“Grasslands are globally important because they are a natural Carbon Sink and natural carbon sinks are an important part of a natural process called Carbon Cycle.
In the carbon cycle, earth both emits and re-captures and stores large quantities of Carbon Dioxide, also known as CO2, from the earth’s atmosphere thereby keeping the global temperature more or less in balance.”
Grasslands have many names;
- U.S. Midwest, they’re known as prairies
- South America, they’re called pampas
- Central Eurasian grasslands are referred to as steppes
- Africa they’re named savannas.
What they all have in common is grass as their naturally dominant vegetation. Grasslands are found where there is not enough regular rainfall to support the growth of a forest, but not so little as to form a desert.
In fact, most grasslands are located between forests and deserts. About one quarter of the Earth’s land is covered with grasslands, but many of these lands have been turned into farms.
There are two different kinds of grasslands:
- Tropical grasslands are warm year round, but usually have a dry and a rainy season. One such tropical grassland, the African savanna, is home to some of the world’s most recognizable species, including elephants, giraffes, rhinos, zebras, lions, hyenas, and warthogs.
- Temperate grasslands, which average between 10 and 30 inches (25 and 75 centimeters) of rain per year, have shorter grasses, sometimes just a few millimeters. These areas have two seasons: a growing season and a dormant season. During the dormant season, no grass can grow because it is too cold.
The animals that live in temperate grasslands have adapted to the dry, windy conditions. There are grazing animals like gazelle and deer; burrowing animals such as mice and jack rabbits; and predators such as snakes and coyotes. The North American grasslands were once home to millions of bison.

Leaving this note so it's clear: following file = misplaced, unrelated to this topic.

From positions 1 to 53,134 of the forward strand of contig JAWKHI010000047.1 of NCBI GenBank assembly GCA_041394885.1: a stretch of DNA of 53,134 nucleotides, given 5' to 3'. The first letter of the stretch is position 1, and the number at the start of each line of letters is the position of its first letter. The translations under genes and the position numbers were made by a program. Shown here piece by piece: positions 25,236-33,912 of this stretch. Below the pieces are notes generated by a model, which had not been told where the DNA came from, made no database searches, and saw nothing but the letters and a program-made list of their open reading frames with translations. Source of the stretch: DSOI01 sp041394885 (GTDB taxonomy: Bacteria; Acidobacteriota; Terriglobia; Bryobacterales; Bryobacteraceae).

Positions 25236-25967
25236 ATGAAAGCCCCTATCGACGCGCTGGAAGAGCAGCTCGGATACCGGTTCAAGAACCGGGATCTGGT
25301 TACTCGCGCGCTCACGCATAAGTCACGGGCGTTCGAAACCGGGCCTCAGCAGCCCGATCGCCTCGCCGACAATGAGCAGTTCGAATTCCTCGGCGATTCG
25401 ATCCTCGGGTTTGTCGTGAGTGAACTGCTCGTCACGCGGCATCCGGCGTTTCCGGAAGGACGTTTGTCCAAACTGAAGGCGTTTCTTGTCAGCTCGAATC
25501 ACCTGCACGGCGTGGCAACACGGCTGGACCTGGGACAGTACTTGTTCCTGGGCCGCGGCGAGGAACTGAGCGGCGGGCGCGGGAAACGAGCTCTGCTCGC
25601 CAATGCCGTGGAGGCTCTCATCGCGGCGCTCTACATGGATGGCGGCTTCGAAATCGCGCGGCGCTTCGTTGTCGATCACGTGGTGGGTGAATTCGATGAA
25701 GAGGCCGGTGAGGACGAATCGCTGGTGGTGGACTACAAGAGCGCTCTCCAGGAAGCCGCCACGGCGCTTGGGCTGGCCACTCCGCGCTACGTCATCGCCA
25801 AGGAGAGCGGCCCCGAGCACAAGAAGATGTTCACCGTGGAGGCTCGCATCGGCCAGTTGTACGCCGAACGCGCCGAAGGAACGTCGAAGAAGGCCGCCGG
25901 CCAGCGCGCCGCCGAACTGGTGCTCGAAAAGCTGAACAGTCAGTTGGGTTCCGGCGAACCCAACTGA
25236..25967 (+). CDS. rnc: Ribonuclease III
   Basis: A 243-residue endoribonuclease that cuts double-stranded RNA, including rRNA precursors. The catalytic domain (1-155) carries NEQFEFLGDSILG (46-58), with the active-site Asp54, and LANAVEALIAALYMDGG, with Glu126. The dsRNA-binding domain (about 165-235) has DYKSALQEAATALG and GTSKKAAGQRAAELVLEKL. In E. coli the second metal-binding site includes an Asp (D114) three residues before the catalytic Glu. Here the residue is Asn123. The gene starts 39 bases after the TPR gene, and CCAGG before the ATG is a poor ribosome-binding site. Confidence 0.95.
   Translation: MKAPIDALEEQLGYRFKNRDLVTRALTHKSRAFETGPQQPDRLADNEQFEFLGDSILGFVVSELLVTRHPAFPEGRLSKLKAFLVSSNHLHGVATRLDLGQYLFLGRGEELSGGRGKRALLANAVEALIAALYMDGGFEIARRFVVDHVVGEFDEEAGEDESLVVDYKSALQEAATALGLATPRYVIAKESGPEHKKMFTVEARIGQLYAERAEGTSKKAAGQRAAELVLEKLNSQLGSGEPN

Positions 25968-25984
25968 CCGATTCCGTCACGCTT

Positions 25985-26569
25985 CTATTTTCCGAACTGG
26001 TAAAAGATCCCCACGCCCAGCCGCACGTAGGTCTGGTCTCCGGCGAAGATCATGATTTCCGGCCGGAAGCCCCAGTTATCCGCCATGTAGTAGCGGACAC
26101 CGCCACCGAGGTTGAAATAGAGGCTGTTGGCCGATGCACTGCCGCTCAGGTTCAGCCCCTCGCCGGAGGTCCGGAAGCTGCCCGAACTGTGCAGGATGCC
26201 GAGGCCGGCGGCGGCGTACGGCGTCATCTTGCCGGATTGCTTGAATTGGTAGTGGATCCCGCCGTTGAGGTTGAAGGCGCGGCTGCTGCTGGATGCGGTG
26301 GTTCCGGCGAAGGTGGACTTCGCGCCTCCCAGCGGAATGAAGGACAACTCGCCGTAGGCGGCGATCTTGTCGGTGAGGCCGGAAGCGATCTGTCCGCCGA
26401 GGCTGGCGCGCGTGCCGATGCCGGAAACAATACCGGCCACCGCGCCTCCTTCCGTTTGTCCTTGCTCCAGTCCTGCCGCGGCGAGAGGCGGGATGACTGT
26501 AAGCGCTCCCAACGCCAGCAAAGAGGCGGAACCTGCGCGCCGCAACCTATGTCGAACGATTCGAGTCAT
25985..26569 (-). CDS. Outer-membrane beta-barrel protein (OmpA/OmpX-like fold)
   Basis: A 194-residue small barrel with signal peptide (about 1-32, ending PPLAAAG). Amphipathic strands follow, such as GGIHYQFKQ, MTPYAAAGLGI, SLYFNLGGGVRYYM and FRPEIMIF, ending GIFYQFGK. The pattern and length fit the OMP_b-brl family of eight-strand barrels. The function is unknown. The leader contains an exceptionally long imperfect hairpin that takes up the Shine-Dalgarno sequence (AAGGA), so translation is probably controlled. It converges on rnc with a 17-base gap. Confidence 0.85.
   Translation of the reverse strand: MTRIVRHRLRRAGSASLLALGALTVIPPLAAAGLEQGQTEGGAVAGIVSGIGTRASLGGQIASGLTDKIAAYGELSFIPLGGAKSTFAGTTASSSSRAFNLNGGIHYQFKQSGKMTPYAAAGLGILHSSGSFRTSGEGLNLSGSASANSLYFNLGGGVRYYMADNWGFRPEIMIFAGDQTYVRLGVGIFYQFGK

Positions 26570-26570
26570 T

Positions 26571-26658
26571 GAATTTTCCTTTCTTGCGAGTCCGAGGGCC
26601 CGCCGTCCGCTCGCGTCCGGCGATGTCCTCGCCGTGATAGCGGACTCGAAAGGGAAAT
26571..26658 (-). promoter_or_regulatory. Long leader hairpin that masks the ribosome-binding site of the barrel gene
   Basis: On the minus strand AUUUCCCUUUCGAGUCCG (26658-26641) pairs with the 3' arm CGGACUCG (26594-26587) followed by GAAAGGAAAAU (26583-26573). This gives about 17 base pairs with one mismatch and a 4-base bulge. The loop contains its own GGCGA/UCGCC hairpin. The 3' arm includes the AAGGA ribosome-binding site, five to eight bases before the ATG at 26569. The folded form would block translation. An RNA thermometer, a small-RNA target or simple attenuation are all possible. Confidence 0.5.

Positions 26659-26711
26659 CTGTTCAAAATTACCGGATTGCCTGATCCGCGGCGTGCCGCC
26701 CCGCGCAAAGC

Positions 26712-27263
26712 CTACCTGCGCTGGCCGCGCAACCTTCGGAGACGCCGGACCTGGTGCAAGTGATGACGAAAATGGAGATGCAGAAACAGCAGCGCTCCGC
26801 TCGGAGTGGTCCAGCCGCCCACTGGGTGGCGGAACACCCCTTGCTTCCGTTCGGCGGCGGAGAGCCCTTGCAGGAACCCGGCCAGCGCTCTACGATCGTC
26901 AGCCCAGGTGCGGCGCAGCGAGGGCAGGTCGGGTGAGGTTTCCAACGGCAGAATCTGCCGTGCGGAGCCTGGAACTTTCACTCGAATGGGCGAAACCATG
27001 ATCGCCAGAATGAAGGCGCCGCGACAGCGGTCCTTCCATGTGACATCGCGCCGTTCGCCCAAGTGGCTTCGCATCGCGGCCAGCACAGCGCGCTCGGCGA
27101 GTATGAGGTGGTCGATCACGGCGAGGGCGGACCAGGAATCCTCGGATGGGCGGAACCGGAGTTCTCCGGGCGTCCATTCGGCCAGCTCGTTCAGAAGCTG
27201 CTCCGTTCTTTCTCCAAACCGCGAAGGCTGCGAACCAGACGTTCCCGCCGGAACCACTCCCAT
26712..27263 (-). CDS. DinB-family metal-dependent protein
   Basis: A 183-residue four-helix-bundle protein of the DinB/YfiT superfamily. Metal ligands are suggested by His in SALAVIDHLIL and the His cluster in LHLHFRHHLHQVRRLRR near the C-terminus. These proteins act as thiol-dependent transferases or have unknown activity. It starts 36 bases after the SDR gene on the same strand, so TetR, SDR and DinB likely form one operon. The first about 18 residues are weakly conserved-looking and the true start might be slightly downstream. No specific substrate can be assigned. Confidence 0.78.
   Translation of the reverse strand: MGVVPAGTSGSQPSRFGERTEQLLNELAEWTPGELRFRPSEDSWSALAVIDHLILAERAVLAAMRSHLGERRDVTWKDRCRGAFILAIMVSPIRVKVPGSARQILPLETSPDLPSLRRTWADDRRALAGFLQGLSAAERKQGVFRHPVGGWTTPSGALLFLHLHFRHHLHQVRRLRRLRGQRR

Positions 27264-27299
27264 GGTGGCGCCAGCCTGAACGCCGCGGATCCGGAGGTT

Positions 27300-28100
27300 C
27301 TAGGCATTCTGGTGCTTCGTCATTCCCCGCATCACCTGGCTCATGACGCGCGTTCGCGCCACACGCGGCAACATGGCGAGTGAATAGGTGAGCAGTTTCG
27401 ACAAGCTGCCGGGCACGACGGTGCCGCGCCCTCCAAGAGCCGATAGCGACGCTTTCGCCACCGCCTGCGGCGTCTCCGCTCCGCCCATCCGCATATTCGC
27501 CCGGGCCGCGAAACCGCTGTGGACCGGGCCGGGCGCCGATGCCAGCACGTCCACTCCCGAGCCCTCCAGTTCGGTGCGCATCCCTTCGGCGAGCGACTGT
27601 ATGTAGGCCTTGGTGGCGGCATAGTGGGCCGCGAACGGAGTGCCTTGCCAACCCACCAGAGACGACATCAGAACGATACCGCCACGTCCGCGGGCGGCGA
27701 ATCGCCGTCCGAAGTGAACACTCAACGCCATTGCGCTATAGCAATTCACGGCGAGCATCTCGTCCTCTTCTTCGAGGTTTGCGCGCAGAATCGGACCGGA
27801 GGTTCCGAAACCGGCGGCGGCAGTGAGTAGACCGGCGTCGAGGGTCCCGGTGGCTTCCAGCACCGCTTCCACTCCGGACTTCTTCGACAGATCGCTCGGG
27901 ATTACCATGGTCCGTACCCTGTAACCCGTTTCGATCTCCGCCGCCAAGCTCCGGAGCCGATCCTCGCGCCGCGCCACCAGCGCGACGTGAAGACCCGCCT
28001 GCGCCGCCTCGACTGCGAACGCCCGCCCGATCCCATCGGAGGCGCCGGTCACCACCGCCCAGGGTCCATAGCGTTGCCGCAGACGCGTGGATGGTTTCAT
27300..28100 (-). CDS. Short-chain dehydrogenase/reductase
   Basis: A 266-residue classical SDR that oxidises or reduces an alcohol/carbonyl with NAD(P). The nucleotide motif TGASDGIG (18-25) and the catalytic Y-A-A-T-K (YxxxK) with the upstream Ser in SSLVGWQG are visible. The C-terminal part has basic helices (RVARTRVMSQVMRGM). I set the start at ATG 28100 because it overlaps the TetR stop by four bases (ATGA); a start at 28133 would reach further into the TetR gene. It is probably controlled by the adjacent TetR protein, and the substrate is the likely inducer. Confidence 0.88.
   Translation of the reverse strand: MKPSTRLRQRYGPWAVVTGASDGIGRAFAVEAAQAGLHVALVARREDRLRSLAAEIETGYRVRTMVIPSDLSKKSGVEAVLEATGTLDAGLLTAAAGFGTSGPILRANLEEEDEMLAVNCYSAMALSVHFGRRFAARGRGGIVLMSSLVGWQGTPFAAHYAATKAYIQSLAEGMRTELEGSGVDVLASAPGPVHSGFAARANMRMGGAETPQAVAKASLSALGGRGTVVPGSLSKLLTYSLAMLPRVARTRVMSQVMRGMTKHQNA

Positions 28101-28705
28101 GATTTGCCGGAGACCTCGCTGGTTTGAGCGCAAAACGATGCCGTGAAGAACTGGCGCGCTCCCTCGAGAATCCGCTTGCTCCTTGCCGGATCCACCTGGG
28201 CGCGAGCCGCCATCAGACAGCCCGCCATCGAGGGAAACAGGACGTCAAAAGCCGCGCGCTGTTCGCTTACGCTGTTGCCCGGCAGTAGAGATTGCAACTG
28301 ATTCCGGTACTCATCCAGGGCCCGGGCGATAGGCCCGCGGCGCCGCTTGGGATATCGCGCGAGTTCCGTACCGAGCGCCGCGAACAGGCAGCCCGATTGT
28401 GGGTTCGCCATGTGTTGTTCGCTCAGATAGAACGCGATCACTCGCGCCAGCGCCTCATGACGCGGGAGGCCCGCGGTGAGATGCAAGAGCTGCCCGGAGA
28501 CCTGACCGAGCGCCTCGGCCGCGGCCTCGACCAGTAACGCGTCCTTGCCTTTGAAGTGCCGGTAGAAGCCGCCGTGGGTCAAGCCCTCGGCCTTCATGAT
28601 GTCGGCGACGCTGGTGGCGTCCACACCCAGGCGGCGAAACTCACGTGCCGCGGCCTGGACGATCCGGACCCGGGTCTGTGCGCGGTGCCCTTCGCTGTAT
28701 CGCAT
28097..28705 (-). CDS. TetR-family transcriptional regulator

No other habitat is as agriculturally useful to humans as grasslands. Soils tend to be deep and fertile, perfect for cropland or pastures. Much of the North American prairielands have been converted into one of the richest agricultural regions on Earth.
For the general public, grasslands do not exhibit the same need for protection as a rainforest or an old growth redwood stand BUT in truth grasslands are far more threatened.
The importance of protecting/conserving grasslands is matched only by our need to have open spaces and breathe clean air. These ecosystems are critical for the health of our natural world. The grasslands provide feeding grounds for all manner of prey and predators and give balance to the world.
The next time you drive by an open field, give it a second look and be happy to see the grass blowing in the breeze. Whether it is being used for grazing or simply sitting as it is, the fact the land remains as a grassland is a good sign.